Supping from Pink Silk Blossoms

Spreading its canopy over the back corner of the lot of my childhood home grew a Mimosa tree.  I relished the pleasing sight of its abundant aromatic feathery flowers, running the soft leaflets gently through my hands.  I marveled at the dozens of swallowtails visiting the pink blossoms.  This corner was magical for its tree.  Here is my memory, in a poem.

SUPPING FROM PINK SILK BLOSSOMS

Mimosa blooms spring open in soft pink spheres,
smelling sweet, seducing me to slow my walking-by
and turn for another slow pass, but I do not pass by
but climb in to sit in a high wide crook. Feather
leaves waft, gently, brush my face, gently. There I
luxuriate in soft green light, lean back against pale
smooth bark, pull in the perfume, and black swallow
tails and tiger swallowtails flit all over and around.

This same silk tree threw father out when he pruned
a branch on a very hot and humid Saturday, and he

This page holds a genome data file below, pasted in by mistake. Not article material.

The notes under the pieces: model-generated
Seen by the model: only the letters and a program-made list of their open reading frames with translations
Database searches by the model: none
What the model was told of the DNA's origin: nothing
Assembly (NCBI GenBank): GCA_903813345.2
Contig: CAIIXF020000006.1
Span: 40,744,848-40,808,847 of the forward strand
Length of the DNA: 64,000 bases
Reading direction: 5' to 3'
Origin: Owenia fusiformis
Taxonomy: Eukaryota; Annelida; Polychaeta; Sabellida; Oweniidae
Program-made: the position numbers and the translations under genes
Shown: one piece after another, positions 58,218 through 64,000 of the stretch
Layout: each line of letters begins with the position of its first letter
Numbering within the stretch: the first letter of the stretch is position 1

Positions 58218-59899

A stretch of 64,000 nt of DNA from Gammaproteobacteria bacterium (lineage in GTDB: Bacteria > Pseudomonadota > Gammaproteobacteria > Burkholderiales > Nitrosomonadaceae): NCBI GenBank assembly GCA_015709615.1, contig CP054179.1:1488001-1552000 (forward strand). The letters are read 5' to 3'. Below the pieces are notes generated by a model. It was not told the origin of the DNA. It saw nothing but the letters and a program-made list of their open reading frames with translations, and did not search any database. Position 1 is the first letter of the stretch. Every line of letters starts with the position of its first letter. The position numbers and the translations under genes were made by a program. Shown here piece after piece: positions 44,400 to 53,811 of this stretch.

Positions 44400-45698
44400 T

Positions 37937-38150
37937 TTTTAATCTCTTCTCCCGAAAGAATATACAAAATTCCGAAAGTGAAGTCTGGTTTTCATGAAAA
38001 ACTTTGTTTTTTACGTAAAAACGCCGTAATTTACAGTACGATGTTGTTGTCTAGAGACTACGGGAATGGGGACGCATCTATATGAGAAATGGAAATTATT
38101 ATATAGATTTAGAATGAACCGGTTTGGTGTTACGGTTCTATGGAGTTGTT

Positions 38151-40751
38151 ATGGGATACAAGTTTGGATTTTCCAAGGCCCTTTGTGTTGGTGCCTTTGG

lay unconscious on the soft grass concealing stony
earth, three ribs cracked.

Image by Chorengel from Pixabay

Roger Baker is the author of Rabbit Lane: Memoir of a Country Road.  The book tells the true life story of an obscure farm road and its power to transform the human heart.  The book is available in print and for Kindle at Amazon.  See Rabbit Lane reviewed in Words and Pictures.

Vessels in the Tear

This is a poem for troubled times, an allegory of sorts, short, and I wish helpful and hopeful.  Be strengthened in your sailing.

VESSELS IN THE TEAR

how does one
sail when
the keel hangs
cracked and the sails flap
all frayed
and the bailing bucket falls overboard, when
the wind
twists hysterically liked an eel
on a hook? perhaps
then it is
best to release
the rudder
and loosen the jib and main and knot
oneself to the mast, to follow
frightening lists and unknown
currents, reconciled
to ride the writhe

Image by Noupload from Pixabay